DOZENS of people returned to Winchester for a reunion of diggers who helped pioneer urban archaeology.

They took part in groundbreaking digs across the city centre between 1961-71, led by Prof Martin Biddle, that changed the way towns are studied. In total some 2,000 young people took part.

They returned from the USA, the Netherlands and all parts of the UK.

Their contribution was to make possible the unearthing of the lost history of Roman Winchester, of King Alfred’s new city of the ninth century, and of Norman Winchester, with its cathedral and palaces.

A reception was given by the mayor, Jane Rutter, on Friday in Abbey House together with a welcoming talk by Prof Biddle.

The digs set the pattern for so many other towns and cities throughout the UK and beyond.

Prof Biddle is now director of Winchester Excavations Committee who organised the reunion.

The weekend included guided walks through the city’s Saxon streets, a visit to the City Museum, the Winchester Excavations Committee’s (Hampshire Cultural Trust) Finds Store and dinner in the Wessex Hotel which was built on the first site to be excavated and where there was an exhibition of memorabilia and artefacts from the excavations to further stir memories. There was also an extra opportunity to visit the Winchester Archaeology and Local History Group (WARG) current excavations Open Day at Warnford.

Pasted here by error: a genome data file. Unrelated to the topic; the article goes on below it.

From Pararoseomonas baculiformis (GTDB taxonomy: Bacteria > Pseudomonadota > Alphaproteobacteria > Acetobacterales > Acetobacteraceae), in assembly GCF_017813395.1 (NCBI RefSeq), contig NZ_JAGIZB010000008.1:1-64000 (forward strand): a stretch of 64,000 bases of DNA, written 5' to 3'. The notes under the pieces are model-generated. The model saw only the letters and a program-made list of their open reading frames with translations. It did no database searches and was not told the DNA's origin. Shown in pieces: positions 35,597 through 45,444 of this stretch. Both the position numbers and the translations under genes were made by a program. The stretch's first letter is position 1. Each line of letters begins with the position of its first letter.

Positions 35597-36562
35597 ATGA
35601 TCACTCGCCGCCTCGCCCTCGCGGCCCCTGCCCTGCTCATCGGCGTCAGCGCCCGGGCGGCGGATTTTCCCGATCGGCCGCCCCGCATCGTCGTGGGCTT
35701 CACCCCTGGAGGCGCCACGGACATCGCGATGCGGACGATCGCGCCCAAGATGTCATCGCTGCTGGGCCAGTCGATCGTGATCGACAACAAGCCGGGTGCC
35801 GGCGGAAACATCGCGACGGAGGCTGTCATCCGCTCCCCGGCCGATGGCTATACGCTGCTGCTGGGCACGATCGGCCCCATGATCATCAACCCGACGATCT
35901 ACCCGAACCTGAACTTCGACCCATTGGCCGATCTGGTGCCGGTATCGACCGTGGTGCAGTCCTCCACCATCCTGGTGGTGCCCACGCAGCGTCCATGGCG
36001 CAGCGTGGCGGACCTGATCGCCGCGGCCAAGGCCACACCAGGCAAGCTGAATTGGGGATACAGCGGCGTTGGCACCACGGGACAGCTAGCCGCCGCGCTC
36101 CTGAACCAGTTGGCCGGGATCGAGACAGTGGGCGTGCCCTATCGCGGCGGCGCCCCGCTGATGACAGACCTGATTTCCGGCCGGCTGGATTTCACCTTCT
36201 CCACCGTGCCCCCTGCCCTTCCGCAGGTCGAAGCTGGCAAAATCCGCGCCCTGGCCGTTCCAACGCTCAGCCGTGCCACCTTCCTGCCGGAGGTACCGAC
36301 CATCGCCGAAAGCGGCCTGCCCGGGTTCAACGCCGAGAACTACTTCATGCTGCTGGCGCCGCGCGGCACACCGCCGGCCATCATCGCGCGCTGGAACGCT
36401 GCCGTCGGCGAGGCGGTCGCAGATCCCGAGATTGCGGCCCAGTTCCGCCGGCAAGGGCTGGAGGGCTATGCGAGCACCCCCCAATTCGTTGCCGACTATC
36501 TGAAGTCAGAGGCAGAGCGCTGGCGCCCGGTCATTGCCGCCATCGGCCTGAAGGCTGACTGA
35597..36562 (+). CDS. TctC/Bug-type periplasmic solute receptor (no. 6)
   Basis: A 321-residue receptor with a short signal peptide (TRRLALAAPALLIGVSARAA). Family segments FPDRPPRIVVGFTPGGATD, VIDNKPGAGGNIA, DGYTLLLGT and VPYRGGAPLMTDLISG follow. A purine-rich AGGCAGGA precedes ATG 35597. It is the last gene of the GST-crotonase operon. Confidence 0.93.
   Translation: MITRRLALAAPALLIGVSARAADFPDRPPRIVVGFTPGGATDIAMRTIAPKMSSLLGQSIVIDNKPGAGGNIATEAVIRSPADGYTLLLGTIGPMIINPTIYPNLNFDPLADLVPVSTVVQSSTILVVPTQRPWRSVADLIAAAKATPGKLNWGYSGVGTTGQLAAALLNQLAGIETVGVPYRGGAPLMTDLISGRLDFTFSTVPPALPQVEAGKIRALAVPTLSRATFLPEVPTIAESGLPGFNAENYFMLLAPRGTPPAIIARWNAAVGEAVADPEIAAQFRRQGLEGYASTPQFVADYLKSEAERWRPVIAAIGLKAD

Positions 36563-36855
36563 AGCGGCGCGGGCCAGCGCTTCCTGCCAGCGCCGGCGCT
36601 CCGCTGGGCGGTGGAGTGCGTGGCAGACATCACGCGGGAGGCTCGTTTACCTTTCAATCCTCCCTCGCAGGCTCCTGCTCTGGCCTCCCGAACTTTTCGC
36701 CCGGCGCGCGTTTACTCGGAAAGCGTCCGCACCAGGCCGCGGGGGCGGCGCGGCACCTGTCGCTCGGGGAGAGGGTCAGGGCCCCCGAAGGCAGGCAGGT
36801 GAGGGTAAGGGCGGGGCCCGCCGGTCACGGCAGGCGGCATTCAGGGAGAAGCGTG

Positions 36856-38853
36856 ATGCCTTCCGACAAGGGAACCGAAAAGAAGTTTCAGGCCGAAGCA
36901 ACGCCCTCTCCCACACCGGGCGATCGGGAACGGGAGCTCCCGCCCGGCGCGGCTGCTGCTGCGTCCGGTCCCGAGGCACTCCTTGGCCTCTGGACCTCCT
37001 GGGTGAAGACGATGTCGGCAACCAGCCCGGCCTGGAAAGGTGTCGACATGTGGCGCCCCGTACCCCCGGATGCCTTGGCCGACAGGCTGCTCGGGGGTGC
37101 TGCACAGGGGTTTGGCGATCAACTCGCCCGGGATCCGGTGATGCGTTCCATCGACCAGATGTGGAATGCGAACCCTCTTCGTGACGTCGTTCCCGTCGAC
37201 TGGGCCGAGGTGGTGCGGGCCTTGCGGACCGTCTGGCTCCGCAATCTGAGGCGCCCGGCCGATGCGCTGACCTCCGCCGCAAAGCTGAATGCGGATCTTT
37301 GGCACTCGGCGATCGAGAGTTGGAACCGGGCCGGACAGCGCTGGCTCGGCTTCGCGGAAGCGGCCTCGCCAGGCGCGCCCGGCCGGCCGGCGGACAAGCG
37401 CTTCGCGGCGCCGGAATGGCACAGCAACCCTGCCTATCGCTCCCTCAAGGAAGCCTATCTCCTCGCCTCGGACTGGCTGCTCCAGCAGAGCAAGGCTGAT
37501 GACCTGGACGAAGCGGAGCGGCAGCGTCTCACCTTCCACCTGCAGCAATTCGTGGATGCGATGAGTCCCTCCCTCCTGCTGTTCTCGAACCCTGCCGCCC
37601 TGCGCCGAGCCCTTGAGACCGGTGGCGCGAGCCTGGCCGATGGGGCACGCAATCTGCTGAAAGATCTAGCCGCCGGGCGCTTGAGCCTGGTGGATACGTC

Despite the intervening years, all the returning diggers found the energy to re-visit the main sites where they had worked.

Many recalled staying in dilapidated buildings including an old school and even in the old Bendicks chocolate factory.

Everyone spoke of their enjoyment as they saw the result of their work as they visited Castle Yard, Cathedral Green and Wolvesey Palace.

Imagination had to come into full play though, when they visited the Brook Street site, now a car park. The mayor and her escort also joined the afternoon walk from Cathedral Green to Wolvesey Palace.

All expressed happy memories of meticulous excavations, finding skeletons, cleaning bones and innumerable oyster shells, washing pottery, trundling barrows and learning all the skills of the often arduous work of archaeology under the supervision of Martin Biddle and his team over half a century ago.

But one person mystified was Janet Frankcom who could not find the well she excavated near the cathedral.

Prof Biddle said: “We were young then, we are all still young at heart now and could recognise the sites where we dug (and usually each other!) and recall the finds we made. What a wonderful weekend to bring us together again after 50 years on two days of blue skies, sun and memory.”